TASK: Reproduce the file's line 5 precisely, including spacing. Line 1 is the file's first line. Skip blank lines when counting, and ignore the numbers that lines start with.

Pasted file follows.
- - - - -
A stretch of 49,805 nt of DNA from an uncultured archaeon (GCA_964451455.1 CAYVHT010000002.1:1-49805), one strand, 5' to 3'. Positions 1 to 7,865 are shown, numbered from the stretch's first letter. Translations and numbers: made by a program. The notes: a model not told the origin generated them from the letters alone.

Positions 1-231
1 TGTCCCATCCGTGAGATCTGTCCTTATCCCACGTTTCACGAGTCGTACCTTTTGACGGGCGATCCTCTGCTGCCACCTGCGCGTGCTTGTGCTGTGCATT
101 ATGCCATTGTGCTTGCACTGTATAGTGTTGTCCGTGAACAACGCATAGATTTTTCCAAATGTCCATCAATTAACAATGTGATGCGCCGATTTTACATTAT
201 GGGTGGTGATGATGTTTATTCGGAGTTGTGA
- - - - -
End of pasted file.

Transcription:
201 GGGTGGTGATGATGTTTATTCGGAGTTGTGA